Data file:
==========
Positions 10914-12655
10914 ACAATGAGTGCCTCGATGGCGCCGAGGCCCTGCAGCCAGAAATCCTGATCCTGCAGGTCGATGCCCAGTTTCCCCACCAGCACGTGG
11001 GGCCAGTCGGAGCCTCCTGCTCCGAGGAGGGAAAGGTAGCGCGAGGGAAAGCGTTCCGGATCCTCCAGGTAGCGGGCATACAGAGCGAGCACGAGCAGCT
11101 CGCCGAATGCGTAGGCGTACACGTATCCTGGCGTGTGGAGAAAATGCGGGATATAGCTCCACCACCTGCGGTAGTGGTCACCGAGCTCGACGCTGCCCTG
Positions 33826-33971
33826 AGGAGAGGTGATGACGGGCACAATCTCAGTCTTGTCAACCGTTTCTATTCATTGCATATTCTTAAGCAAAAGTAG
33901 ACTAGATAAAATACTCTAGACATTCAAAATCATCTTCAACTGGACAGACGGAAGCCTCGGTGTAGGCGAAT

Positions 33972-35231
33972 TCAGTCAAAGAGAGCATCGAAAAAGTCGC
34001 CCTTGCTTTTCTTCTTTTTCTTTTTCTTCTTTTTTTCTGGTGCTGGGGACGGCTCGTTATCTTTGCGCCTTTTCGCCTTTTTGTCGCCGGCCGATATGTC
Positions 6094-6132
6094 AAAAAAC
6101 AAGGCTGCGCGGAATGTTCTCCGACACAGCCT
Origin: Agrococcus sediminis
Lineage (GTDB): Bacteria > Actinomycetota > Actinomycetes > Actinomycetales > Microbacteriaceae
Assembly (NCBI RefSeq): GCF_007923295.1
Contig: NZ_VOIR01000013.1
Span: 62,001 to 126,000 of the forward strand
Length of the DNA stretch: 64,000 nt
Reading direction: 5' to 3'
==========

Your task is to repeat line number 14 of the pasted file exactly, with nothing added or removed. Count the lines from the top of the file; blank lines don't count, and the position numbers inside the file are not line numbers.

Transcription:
Origin: Agrococcus sediminis